Some raw foodists are concerned about fermented foods.  I am on the side of people like Ann Wigmore (pretty much the “mother” of raw food), and others, who think that it is useful to supplement pro-biotics (yes, you could go and buy capsules or powders, but wouldn’t it be nice if you could get the same benefit through your food?)  I use New Life All-Flora probiotics to jumpstart my ferments.  Some people object to fermented foods as “rotten”, but I don’t happen to be one of them.  I understand that, when you ferment raw vegetables, nuts, and seeds, you create a food product that is rich in probiotics and good for you.

I had 2 small-ish heads of cabbage in the refrigerator for 2 weeks.  When I dug them out and cut them in half, I found, interestingly, that the center of each was going bad, while the outside (about 3 inches worth all around the center) was perfectly fine.   I cut away and discarded the centers, and shredded the rest.

STEP BY STEP SAUERKRAUT (no video, just do it)

  • I shredded the cabbage in my wonderful Cuisinart Food Processor.
  • I put all the shredded cabbage in a large bowl, mixed in 1 tablespoon sea salt, and then mooshed/squeezed it all around with my hands, until the cabbage gave up its juice and was reduced in volume by about 1/2.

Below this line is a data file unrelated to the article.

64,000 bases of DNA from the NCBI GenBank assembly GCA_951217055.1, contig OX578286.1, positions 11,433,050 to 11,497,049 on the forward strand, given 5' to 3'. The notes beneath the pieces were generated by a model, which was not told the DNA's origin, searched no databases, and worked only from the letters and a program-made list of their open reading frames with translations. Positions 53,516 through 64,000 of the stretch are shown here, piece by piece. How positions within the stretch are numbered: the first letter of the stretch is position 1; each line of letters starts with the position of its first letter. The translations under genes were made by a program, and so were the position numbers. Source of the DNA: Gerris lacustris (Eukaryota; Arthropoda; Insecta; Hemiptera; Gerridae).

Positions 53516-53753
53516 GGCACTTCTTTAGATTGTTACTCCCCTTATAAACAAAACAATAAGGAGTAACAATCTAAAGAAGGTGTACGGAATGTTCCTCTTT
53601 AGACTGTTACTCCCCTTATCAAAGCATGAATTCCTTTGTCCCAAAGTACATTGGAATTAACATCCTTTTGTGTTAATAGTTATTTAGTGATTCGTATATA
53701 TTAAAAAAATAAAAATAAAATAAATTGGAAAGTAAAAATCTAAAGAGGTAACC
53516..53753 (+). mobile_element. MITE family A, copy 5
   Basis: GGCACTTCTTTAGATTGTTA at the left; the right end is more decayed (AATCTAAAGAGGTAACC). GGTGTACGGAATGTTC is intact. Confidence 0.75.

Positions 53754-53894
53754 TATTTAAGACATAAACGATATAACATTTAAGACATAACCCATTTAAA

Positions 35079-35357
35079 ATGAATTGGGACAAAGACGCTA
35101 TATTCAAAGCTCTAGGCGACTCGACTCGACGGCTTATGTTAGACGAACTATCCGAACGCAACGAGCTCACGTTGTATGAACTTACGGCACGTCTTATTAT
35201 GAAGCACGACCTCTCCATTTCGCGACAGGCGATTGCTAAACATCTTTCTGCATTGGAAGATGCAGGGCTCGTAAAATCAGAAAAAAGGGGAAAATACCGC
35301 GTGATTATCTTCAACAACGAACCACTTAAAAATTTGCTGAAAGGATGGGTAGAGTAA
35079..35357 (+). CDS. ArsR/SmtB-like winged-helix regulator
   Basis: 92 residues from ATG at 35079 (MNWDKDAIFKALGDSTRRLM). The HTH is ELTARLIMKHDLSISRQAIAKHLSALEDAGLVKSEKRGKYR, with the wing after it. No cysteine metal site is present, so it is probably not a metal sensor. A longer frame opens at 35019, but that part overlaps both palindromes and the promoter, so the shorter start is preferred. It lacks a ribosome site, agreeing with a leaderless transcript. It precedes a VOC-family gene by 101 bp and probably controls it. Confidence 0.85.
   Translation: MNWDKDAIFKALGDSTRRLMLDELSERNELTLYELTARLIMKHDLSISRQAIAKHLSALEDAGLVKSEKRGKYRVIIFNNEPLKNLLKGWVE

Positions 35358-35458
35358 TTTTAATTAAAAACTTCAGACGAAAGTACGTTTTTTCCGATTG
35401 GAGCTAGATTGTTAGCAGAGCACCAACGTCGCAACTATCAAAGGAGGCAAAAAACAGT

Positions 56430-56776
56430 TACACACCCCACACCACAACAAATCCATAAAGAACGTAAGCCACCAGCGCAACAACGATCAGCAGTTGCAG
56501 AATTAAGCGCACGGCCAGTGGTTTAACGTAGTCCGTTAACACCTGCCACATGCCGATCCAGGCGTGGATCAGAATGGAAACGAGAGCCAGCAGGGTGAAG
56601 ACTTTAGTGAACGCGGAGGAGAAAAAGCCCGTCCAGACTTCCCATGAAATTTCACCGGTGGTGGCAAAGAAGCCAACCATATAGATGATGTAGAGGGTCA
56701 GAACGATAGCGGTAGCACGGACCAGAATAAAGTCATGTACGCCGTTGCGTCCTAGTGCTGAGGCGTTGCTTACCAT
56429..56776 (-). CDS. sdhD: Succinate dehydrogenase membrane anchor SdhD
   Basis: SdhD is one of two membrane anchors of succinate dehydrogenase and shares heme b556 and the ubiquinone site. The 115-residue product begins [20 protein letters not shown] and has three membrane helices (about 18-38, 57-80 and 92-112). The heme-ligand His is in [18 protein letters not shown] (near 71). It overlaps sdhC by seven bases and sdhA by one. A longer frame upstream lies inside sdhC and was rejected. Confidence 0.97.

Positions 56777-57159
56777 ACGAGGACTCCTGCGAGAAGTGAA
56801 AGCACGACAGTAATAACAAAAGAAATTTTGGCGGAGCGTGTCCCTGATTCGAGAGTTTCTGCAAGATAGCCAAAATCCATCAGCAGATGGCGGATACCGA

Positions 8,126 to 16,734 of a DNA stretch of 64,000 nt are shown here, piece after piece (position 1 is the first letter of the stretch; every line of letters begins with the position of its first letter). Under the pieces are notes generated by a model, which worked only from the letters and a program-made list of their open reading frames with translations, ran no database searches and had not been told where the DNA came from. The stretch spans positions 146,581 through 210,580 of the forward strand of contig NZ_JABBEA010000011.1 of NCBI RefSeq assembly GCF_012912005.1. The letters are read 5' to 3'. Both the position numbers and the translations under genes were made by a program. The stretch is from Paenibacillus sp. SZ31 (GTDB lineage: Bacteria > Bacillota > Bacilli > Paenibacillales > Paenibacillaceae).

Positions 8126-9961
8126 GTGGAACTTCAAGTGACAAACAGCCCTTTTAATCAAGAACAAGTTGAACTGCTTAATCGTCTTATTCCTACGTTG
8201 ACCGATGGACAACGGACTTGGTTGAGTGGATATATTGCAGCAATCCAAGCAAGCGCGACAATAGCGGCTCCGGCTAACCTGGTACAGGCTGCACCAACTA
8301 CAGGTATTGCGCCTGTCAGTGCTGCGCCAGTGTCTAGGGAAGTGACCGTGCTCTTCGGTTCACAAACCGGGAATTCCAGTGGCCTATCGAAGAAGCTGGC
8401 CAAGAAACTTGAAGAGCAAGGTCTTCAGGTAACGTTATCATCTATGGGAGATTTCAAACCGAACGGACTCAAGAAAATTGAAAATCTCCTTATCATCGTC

• Then I put all of the shredded cabbage and juice into a quart mason jar (I used the wide-mouth funnel of my Champion juicer to get it in neatly), and smooshed it down until there was about 1/2 inch of space above the juice on top of the cabbage.  (The idea is that you want to pack the cabbage very firmly into the jar.  I do it with my fingers — my fist is a little too large to fit inside a quart jar.  The juice rises above the cabbage.  I do this in the sink, because some of the juice -and a little of the cabbage– might seep out.)
  • After I had the cabbage packed into the jar, I emptied 2 capsules of New Chapter All Flora Probiotic Capsules
    into @1 tablespoon of water and mixed well.  Then I poured the probiotic/water mix into the jar, and used a chopstick to make holes down into the cabbage so the probiotics would go down into the cabbage (I don’t know if this is necessary, but it seems logical, so I do it).
  • Then I put the jar in a bowl and set it in a cool corner of my kitchen (cool? ha ha! It is summer in New York City, and we don’t have air-conditioning. Suffice it to say that I put it in the corner of the stove top — we don’t use the stove, anyway.  That is probably the coolest place in the kitchen).  That was about 7  pm last night.

SAUERRUBEN (fermented turnips)